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Title: Diverse firing patterns of neurons of the medial septum and their hippocampal targets
Author: Crump, Michael G.
ISNI:       0000 0004 6060 8448
Awarding Body: University of Oxford
Current Institution: University of Oxford
Date of Award: 2016
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The medial septum has a profound influence on the activity of the hippocampus, through cholinergic and GABAergic innervation. During exploration and paradoxical sleep, the hippocampus produces a prominent voltage oscillation of theta frequency (4-12 Hz), which represents the synchronous activity of hippocampal neurons. This organisation includes the temporal redistribution of inhibition throughout the subcellular domains of pyramidal neurons, via the theta phase locked activity of diverse interneuron populations. GABAergic septo-hippocampal neurons fire rhythmic, phase locked action potentials during theta oscillatory epochs. Within the hippocampus they project exclusively to interneurons; stimulation of the septum disinhibits pyramidal neurons. If the septo-hippocampal projection is inactivated, theta oscillation no longer occurs and animals demonstrate behavioural deficits in episodic memory. This evidence led to the hypothesis that septal rhythmic inhibition of interneurons is a crucial step in the pacing of the hippocampal theta oscillation in vivo. I used extracellular recording and the juxtacellular labelling method of neurons under anaesthesia in vivo to investigate how the electrophysiological activity of septal neurons correlated with the identity of the cell, its axonal arbour and synaptic targets in the hippocampus. I tested the hypothesis that septal neurons display a selective and non-uniform innervation of interneurons and the firing phase and/or spike timing of septal neurons is correlated with that predicted of the innervated hippocampal interneuron(s). I found a diversity of medial septal neurons, which was partially predicted by the firing frequency change during sharp wave associated ripple oscillations. Septal neurons which display significantly different firing patterns and axonal arbours may share molecular markers detected by immunohistochemistry. The axonal arbours of septal neurons were limited to a relatively small area within the hippocampus. Within those regions I defined some of the synaptic targets of three neurons and suggest that septal GABAergic neurons selectively innervate hippocampal interneuron types. Furthermore, the preferred theta phase of septal neurons was out of phase with that predicted for their identified target cells, indicating that septal GABAergic neurons may suppress the firing of interneurons rhythmically during theta.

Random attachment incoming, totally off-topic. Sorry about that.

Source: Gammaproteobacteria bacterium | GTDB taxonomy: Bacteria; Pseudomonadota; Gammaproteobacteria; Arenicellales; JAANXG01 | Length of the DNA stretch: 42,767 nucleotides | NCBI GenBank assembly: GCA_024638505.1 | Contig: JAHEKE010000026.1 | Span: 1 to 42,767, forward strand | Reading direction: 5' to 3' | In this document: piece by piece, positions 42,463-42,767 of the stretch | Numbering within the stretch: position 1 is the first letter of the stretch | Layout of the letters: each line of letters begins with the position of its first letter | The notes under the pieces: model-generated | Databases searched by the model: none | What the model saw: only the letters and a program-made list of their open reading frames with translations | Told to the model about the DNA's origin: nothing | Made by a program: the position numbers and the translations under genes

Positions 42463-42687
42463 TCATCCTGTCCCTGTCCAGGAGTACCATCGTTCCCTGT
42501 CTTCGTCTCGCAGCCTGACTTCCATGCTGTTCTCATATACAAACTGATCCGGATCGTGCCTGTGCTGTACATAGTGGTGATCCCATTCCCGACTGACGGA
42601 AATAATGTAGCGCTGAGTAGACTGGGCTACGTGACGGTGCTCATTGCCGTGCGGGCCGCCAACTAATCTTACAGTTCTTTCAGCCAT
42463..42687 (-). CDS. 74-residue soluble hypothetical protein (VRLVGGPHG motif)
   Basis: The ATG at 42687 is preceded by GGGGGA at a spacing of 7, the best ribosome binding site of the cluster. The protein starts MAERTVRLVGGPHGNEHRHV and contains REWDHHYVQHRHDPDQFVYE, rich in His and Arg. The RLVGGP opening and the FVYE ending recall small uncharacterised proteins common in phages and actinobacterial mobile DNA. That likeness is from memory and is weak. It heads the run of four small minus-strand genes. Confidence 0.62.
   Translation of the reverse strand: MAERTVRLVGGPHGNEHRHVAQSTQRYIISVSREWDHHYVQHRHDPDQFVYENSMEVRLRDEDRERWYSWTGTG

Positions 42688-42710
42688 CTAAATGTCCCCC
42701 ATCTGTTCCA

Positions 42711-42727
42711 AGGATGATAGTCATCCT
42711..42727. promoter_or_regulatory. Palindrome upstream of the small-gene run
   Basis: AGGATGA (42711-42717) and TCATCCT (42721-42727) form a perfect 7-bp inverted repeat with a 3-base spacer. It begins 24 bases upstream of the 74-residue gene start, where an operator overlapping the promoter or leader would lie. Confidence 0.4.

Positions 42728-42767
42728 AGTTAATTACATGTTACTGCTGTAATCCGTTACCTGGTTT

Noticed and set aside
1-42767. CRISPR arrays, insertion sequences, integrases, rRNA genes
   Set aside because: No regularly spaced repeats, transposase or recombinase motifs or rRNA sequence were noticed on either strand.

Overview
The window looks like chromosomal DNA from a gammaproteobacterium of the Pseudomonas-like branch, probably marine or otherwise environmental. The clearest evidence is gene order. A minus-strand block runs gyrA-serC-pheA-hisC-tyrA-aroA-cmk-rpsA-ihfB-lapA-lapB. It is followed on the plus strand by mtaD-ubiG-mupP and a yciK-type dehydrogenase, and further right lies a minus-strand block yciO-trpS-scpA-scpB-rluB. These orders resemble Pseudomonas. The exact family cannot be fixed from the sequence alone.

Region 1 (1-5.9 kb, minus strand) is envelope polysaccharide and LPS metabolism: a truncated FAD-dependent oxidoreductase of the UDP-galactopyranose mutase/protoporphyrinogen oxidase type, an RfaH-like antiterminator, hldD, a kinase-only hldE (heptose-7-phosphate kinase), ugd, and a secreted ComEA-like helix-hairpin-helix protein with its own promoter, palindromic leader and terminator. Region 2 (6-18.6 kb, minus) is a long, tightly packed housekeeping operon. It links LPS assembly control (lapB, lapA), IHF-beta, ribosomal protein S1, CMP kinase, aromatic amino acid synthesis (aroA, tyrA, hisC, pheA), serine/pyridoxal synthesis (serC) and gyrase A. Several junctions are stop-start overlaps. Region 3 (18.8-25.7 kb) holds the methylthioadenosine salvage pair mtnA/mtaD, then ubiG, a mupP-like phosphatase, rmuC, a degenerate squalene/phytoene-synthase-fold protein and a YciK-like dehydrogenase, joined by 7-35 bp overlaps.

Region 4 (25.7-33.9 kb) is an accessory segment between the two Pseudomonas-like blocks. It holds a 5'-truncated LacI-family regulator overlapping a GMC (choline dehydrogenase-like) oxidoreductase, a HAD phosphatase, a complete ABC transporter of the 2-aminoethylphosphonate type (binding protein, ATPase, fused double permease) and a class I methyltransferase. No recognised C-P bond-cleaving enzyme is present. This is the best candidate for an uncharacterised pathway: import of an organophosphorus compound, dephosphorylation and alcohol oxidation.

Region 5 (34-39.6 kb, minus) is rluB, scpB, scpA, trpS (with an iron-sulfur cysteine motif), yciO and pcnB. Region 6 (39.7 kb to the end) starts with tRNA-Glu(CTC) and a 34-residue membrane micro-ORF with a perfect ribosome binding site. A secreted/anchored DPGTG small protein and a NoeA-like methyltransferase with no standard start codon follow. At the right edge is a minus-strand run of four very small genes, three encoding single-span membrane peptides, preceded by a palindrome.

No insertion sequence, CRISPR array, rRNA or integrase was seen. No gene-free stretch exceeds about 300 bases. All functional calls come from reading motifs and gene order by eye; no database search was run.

Supervisor: Somogyi, Peter ; Lapray, Damien ; Viney, Tim Sponsor: Medical Research Council
Qualification Name: Thesis (Ph.D.) Qualification Level: Doctoral
EThOS ID:  DOI: Not available